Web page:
Students loan debt can help former and current students become eligible for tax deductions, but may also be the source of a hefty tax bill. Here, the accounting professionals at Fitzpatrick, Leary & Szarko detail what you should know about student loans and taxes.
Student Loan Interest Tax Deductions
The Student Loan Interest Tax Deduction, on Form 1040, Line 33, is a potential avenue for those with student debt to minimize their taxable income. As it is a deduction and not a credit, your tax burden will be lowered, but your return will not be increased. You can write-off up to $2,500 in loan interest that you have paid, potentially lowering your tax bill by $625.
To qualify, you must have a student loan, explicitly used for educational purposes, that is from a private qualified lender or the federal government. A loan from a family member or friend does not qualify. The loan must also be taken out either by or on behalf of a qualified student: one who is enrolled in, at minimum, a half-time program in a qualified educational institution which will, upon completion, issue a degree, certificate or other recognized credential to the student. Those with a modified adjusted gross income of $160,000 married filing jointly, or $80,000 filing single, do not qualify for the deduction.
Student Loan Tax Burdens
Many former students can qualify for Income-Driven Repayment Plans, which cap monthly student loan payments at 10-15% of their income. After approximately 20-25 years of steady repayment, the remaining student loan balance is often able to be forgiven for qualifying loans. While this can prove a huge benefit to many former students who are deeply indebted, there is an important caveat to consider. To the IRS, forgiven student loan debt qualifies as taxable income. If, for example, you were to pay your student loans for 20 years under the Income-Driven Repayment Plan, and had $50,000 left in student loan debt, this $50,000 could be forgiven, however, it also now counts as taxable income and can substantially increase your tax burden upon filing.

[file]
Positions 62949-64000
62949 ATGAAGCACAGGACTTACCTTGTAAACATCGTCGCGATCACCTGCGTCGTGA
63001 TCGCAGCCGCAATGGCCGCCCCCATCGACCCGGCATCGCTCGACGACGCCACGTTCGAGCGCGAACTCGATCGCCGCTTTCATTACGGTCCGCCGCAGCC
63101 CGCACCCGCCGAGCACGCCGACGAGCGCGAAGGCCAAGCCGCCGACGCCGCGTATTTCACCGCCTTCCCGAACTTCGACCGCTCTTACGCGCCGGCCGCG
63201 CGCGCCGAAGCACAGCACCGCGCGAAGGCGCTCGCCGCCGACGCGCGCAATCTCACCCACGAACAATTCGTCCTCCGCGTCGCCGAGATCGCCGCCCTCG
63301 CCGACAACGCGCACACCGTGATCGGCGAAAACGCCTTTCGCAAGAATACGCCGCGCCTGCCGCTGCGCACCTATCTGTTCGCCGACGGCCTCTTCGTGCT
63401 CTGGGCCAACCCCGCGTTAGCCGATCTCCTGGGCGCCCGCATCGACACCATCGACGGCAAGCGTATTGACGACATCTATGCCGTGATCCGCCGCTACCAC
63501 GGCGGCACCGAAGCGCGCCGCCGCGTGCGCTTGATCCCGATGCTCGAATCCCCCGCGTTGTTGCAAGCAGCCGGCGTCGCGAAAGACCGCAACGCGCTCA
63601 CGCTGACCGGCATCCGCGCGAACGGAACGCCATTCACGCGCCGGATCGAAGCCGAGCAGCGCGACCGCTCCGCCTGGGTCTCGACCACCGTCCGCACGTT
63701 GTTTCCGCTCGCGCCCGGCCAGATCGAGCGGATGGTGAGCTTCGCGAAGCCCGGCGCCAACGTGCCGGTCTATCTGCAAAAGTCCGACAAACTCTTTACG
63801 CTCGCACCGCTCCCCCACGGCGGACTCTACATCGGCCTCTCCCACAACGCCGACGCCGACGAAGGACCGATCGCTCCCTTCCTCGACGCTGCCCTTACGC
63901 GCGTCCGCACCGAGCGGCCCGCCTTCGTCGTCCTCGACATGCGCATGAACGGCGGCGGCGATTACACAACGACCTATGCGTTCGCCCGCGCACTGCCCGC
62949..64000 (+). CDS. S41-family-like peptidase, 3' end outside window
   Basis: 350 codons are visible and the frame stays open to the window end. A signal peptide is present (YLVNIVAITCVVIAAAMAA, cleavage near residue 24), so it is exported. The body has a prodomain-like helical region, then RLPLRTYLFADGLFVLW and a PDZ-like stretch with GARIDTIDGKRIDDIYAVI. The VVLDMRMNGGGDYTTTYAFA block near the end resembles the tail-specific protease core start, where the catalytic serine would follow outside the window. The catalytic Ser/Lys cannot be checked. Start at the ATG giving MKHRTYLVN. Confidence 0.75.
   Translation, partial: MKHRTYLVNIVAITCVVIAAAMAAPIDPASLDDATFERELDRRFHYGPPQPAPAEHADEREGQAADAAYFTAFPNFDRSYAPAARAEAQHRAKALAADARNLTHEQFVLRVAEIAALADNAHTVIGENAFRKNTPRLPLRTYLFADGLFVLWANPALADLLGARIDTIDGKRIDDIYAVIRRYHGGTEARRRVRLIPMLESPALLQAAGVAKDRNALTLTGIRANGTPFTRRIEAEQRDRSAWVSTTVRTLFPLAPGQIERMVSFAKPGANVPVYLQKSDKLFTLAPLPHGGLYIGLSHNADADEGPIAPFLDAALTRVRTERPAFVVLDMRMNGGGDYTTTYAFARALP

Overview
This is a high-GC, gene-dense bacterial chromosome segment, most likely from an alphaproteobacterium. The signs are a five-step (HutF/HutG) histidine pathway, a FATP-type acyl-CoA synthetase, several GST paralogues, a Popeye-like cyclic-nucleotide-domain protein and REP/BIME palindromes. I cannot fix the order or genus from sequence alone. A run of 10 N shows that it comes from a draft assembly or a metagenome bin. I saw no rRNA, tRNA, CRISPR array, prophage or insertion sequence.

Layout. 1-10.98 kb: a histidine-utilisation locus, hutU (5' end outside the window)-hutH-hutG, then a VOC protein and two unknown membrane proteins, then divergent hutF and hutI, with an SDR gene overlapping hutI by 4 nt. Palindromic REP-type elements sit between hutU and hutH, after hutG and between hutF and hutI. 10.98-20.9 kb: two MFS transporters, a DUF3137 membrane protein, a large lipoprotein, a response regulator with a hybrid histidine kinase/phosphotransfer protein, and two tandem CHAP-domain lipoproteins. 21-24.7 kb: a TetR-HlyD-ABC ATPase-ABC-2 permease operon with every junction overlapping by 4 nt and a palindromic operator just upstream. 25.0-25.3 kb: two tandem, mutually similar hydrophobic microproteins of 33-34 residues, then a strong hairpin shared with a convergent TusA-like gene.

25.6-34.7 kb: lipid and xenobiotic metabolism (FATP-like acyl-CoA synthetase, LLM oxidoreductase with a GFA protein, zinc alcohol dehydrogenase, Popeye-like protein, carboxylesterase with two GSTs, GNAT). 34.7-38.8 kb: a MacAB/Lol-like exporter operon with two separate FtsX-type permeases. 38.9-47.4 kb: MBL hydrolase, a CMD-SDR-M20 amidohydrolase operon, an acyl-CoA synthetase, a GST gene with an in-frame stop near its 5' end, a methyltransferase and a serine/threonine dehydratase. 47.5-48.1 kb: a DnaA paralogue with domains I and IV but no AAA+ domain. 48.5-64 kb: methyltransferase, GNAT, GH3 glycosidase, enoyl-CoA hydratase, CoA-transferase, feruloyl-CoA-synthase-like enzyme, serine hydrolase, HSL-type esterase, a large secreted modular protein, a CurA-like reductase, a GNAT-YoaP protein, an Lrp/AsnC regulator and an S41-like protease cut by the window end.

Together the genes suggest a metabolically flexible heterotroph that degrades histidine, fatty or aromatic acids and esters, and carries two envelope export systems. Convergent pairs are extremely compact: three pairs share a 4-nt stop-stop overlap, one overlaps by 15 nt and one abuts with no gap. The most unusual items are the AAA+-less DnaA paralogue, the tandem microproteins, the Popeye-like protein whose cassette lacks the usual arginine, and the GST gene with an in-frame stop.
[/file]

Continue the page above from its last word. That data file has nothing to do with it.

Students who are fortunate to have their loan debt forgiven may also see an increase on their tax bill by thousands of dollars, depending on the amount forgiven. If you find yourself in this situation and are unable to pay the tax bill, you may need to structure a repayment plan with the IRS. Failure to pay or structure a repayment plan can result in fines, hefty amounts of interest, or even jail time. Because of this factor, it is critical to weigh the options of various student loan repayment plans, in order to find the one that works best for your situation.
The thought of repaying student loans can be overwhelming, but with a talented financial expert, there are ways to minimize the burden and maximize returns. At Fitzpatrick, Leary & Szarko, we are dedicated to helping you find solutions for your unique financial situation. Contact us today with any questions or consultation needs!